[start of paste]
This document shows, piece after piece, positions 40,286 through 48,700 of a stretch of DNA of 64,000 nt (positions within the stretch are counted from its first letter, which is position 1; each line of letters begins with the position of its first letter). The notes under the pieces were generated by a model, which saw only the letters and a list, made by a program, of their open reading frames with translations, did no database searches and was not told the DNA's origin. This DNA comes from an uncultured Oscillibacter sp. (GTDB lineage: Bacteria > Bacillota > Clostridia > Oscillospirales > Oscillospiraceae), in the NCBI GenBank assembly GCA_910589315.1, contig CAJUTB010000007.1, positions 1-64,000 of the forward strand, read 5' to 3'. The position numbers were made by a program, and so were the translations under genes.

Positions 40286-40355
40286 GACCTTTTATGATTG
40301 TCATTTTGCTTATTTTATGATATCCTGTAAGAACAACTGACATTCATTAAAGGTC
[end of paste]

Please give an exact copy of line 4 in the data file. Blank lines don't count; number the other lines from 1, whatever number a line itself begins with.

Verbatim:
40301 TCATTTTGCTTATTTTATGATATCCTGTAAGAACAACTGACATTCATTAAAGGTC